Author: Jim Butcher
This drives my husband insane. He is vikingesque in his reading.....he finds a series he loves and battles through to conquer it like a warrior to the very final word, then waits with bated breath for a new book. Sometimes this bites him in the butt. George R. R. Martin and the long winter between Game of Thrones novels is an example of butt-biting incidents for my husband. Whereas, until there is an established publication date for the next GRRM book, I'm going to happily remain a book behind in the GOT series. When I can pre-order the new book, I will read A Dance With Dragons. The Song of Ice and Fire is paused for me. I refuse to be left hanging.
So...I digress. Back to Dresden.
I just finished Book 9 of the 15 Dresden books. White Night was an enjoyable read. Dresden was his usual wizardly self. Bob is still a perv. Cop sidekick Murphy continues to kick ass. Mouse is beyond awesome in his huge doggie way. And Thomas is still a mysterious character that seems untrustworthy and loveable at the same time. White Night was a lovely, humor filled, enjoyable romp through Dresden's world.
I wasn't quite sure what to write in my review, until I read a few reviews left by other readers. Many voiced complaints that Dresden plots are similar and the character doesn't change much, etc.
If I read the books one after another with no break, I might feel the same way. The characters are pretty set in their particular idioms, but as I take a pretty lengthy break between each book (Again, I refuse to be left hanging, and there is no pub date for Book 16 Peace Talks....and Butcher took a break to write book one of a new steampunk series a couple years ago. I'm not catching up to the end anytime soon only to be left waiting for months and months for the next book. I'm impatient. So spreading it out to last until I see a pre-order button for Peace Talks.) I don't notice as much that the plots don't vary a lot. I read one book....then move on to other series for awhile before I return to the Chicago Wizard-For-Hire. There are changes ahead for Dresden - I know this because my husband sometimes slips with spoilers. So, I'm not too worried about the characters being in a rut or the repetitive plots with wizard council disagreements, vampires, ghouls and the like. My best advice for those who find the series getting stale.....either read to the end and enjoy the break before the next book. Or, do what I do and read slowly.....then the plots seem fresher and less recycled.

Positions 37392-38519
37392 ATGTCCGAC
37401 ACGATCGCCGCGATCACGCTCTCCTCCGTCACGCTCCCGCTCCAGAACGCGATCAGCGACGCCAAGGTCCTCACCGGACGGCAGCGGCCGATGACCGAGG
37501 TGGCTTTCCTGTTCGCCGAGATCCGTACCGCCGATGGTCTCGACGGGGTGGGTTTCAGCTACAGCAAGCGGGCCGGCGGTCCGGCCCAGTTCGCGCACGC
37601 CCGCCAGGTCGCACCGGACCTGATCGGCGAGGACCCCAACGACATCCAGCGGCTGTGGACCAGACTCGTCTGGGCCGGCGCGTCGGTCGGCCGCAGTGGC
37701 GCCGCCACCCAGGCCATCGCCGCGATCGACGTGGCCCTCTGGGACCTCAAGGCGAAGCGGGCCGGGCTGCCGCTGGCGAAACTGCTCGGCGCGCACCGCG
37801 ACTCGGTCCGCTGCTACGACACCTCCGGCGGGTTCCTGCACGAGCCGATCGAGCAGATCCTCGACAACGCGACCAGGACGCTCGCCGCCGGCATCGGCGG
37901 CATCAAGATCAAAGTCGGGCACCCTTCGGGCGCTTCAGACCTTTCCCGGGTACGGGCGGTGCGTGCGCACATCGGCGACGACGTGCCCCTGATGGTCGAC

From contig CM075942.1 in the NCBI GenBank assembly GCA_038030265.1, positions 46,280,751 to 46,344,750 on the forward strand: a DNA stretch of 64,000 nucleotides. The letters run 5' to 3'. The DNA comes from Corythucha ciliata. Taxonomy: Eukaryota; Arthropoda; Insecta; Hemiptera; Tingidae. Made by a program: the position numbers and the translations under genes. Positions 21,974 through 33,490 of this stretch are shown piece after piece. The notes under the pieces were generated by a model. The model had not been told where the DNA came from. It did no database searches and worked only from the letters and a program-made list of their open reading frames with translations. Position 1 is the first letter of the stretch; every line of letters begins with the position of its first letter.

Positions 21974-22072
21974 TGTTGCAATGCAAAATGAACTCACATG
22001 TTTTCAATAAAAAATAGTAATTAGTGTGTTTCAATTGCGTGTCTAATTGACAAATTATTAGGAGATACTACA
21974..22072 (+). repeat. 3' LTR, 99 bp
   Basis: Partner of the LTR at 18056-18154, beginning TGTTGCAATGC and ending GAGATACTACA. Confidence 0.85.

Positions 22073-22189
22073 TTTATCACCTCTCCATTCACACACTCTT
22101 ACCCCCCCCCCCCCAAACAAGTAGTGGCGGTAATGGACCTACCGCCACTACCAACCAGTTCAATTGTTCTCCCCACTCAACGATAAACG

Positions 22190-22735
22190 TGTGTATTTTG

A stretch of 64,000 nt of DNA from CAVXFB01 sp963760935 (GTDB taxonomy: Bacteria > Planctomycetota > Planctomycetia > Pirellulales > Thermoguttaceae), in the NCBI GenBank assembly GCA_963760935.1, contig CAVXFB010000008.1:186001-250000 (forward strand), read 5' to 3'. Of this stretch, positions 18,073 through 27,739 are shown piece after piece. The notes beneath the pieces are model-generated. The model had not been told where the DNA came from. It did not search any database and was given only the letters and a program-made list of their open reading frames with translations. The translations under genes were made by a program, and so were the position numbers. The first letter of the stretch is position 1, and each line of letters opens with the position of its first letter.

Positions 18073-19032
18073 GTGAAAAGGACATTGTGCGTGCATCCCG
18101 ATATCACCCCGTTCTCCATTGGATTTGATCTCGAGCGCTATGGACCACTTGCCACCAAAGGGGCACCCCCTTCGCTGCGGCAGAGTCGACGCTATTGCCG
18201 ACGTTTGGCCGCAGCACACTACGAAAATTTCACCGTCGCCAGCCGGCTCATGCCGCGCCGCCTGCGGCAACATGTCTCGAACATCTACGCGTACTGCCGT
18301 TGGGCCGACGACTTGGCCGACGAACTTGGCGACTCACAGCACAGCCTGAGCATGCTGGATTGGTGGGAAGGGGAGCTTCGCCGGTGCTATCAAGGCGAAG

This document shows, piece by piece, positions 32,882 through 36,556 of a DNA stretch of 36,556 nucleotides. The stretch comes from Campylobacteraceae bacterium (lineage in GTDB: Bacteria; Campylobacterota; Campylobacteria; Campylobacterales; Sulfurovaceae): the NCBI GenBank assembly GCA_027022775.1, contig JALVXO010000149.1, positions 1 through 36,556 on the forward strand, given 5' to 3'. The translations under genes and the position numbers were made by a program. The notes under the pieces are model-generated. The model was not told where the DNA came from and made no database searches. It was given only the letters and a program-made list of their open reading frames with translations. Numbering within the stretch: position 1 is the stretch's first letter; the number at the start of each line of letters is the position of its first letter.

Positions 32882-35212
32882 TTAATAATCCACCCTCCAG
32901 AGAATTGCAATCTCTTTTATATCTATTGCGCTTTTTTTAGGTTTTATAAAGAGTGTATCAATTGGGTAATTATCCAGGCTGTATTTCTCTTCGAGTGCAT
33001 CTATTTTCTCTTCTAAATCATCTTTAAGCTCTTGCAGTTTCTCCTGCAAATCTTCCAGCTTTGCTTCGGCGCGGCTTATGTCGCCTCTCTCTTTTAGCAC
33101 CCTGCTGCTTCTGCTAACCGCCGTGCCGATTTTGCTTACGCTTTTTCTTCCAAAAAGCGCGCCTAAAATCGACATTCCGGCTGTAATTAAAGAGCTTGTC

White Night opens with Harry and Murphy investigating the deaths of several practitioners of magic. All are lesser magic users. Some have disappeared and others appear to have committed suicide. But Harry notices messages left for him at some of the death scenes and knows these were not suicides. The evidence points to Harry's half brother, Thomas, being a murderer. Harry wants to clear his brother's name and jumps headlong into an investigation that will reveal corruption, danger and a power struggle within the White Council.
For new readers, it is pretty important to read the series in order. Go back to the beginning and start with Storm Front. For established Dresden fans, White Night is another visit to the shitty wizards in the Council and their penchant for wickedly plotting all sorts of nasty things. But even with that being a recurring theme, this installment in the series was filled with action and magic, even if isn't anything really new.
I highly recommend the Dresden series for anyone who likes urban fantasy or steampunk. The mix of humor, magic and the supernatural makes for an enjoyable read!
I'm moving on to book 10, Small Favor, to placate my husband. He's happy the closer I get to catching up with this series so he can talk about it with me. :) I will be more apt to inch closer to book 15 when I see that Peace Talks has a set publication date. I'm not going to complain about the wait -- Jim had a bit of an upheaval in his personal life that put his writing on hold for a bit. Divorce, meeting someone new, getting remarried......it's understandable that Peace Talks went on hold for awhile to give him time to regroup and enjoy his new marriage.
As an aside, Jim's new steampunk series, The Cinder Spires, is outstanding. Book one, The Aeronaut's Windlass, came out in 2015 and is well worth a read for those waiting for the next Dresden book.
To learn more about Jim Butcher and his books, check out his website here.